September 5, 2014

Back to School with the Tredwells

Classroom at Mrs. Okill's Academy, drawn by a boarding student in 1850, when the Tredwell sisters were students.

Classroom at Mrs. Okill’s Academy, drawn by a boarding student in 1850, when the Tredwell sisters were students.

The five older Tredwell girls were students at Mrs. Okill’s Academy, one of the most elite private female academies of the time.  Located at 8-10 Clinton Street (now 8th Street), Mrs. Okill’s offered a “fashionable education” to young ladies. The school was housed in two connecting buildings each with a floor plan similar to that of the Merchant’s House. Here boarding students from as far away as Ohio and Louisiana joined day students like the Tredwells in the study of academic subjects, including the French language, as well musical training, considered an essential accomplishment of refined young ladies.

Our current special exhibition, Lessons Learned: The Tredwell Daughters’ Schoolbooks, is on display through Monday, September 29, and features rarely exhibited schoolbooks from the Museum’s collection, some bearing the comments and signature of Mrs. Okill herself.

July 2, 2014

“Where Did the Tredwells Shop for Food?”

Following a recent tour, a visitor asked us where the Tredwells shopped for their food and how they kept it from spoiling, especially during the summer months.

The Tredwells no doubt purchased some of their food at Tompkins Market, a public market located at Third Avenue and Sixth Street, just around the corner. Until the 1860s, it was customary in some families for the man of the house to do the marketing, and so it may have been Seabury Tredwell himself who assumed this responsibility. At the market, one could buy butcher’s meat, poultry and game, produce, fresh fish, and according to a contemporary source, prepared food “cooked ready for parties, breakfasts, dinners or suppers, cold or warm.” (In case anyone thinks ‘take-out’ is new.)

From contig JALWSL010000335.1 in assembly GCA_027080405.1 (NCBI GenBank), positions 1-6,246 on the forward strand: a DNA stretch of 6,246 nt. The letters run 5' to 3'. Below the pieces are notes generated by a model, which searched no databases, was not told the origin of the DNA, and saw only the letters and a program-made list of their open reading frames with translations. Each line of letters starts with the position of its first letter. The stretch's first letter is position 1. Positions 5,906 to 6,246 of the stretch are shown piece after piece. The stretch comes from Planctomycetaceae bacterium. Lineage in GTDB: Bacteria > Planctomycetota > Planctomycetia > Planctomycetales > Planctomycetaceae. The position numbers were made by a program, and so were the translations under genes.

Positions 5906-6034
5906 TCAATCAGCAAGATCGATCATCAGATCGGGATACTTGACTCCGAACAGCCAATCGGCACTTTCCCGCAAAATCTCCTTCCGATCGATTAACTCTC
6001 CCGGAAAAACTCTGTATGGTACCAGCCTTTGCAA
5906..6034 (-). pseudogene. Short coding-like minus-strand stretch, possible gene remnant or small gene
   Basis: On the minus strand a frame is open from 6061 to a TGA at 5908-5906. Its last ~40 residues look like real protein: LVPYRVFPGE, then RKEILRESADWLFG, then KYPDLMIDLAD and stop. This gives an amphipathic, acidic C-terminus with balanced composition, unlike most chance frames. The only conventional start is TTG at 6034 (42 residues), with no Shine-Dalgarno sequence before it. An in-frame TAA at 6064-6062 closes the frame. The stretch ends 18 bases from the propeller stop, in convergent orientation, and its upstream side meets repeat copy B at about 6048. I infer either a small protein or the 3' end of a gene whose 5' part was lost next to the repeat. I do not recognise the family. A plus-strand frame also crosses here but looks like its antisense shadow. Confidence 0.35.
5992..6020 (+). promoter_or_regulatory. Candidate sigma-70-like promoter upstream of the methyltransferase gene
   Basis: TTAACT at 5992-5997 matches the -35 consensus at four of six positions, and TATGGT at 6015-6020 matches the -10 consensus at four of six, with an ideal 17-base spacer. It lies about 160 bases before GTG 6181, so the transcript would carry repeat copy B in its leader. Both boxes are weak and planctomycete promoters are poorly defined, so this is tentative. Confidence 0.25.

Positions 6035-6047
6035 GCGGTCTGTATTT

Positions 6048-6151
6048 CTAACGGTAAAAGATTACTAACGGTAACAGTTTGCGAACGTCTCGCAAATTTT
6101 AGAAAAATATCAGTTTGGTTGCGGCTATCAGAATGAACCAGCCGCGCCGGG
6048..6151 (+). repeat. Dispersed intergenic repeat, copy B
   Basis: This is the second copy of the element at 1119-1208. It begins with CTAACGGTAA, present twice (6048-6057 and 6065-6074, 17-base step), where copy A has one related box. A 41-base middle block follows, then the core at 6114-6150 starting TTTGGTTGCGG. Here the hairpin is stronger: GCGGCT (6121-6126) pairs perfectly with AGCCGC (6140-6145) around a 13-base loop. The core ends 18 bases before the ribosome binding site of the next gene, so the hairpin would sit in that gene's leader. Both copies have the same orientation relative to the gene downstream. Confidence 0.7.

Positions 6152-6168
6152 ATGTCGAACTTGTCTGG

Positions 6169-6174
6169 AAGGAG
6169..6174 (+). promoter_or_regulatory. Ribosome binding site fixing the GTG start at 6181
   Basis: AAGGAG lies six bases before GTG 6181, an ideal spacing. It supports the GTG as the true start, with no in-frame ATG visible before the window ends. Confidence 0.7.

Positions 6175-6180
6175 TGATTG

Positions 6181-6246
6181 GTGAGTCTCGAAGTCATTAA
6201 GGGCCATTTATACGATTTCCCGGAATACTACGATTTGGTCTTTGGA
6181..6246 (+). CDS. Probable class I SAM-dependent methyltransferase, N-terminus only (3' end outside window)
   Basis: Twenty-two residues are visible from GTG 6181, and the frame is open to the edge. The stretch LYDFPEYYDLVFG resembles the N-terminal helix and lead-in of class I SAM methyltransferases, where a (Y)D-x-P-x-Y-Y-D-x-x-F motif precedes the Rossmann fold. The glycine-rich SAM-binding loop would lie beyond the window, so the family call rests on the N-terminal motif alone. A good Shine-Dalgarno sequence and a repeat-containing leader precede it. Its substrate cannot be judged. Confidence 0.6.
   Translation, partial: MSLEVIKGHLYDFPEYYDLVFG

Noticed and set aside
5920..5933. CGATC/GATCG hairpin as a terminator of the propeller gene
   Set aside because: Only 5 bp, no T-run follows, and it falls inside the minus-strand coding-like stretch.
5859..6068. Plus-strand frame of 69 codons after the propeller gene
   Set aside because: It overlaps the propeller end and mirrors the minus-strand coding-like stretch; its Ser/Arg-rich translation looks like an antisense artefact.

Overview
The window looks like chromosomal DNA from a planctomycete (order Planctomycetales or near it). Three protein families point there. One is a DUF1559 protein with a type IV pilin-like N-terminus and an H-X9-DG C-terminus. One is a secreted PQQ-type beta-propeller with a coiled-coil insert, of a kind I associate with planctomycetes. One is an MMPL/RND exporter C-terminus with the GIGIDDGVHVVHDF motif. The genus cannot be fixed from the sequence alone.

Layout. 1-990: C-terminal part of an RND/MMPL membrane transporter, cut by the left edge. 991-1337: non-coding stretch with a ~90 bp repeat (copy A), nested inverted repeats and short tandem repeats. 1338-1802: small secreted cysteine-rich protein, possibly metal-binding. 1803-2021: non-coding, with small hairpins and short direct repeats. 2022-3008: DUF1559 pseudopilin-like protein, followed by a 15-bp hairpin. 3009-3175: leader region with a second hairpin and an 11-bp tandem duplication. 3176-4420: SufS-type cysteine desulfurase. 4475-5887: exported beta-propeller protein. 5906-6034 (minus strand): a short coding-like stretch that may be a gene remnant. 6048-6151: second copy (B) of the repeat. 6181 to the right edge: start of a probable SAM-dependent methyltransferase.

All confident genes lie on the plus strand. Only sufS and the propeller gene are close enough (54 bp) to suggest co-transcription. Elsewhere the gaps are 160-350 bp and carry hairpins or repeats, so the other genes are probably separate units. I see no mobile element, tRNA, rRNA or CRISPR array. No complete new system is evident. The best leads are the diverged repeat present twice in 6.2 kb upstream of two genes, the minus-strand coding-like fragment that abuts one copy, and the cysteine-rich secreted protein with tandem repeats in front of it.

Tompkins Market, 1860

Tompkins Market, 1860

tompkins market today

The same site today,
now part of The Cooper Union

To store food, ice boxes were available in New York City from about the time the Tredwells moved into the house in 1835. Ice boxes were zinc or tin-lined wooden boxes with a compartment that housed a block of ice. Ice was cut from the Hudson River, stored in ice houses along the river, and delivered to the city by wagon. However, it was scarce — and expensive. By the 1850s, ice cutting had become very efficient, and ice was widely available. The Tredwells surely had an ice box, which was kept in the extension outside the kitchen, or in the cellar, as recommended in domestic manuals.

The Tredwell Family

In the Beginning  . . .

Seabury Tredwell’s great-great-great grandfather, Edward Tredwell, came to Massachusetts from the county of Kent, England, around 1637. By 1649, he had settled in the village of Hempstead, Long Island, 30 miles east of New York City. On his mother’s side, Seabury was directly descended from Mayflower passengers John Alden and Priscilla Mullins, whose romance was immortalized in 1858 in Henry Wadsworth Longfellow’s narrative poem “The Courtship of Miles Standish.”

Read on…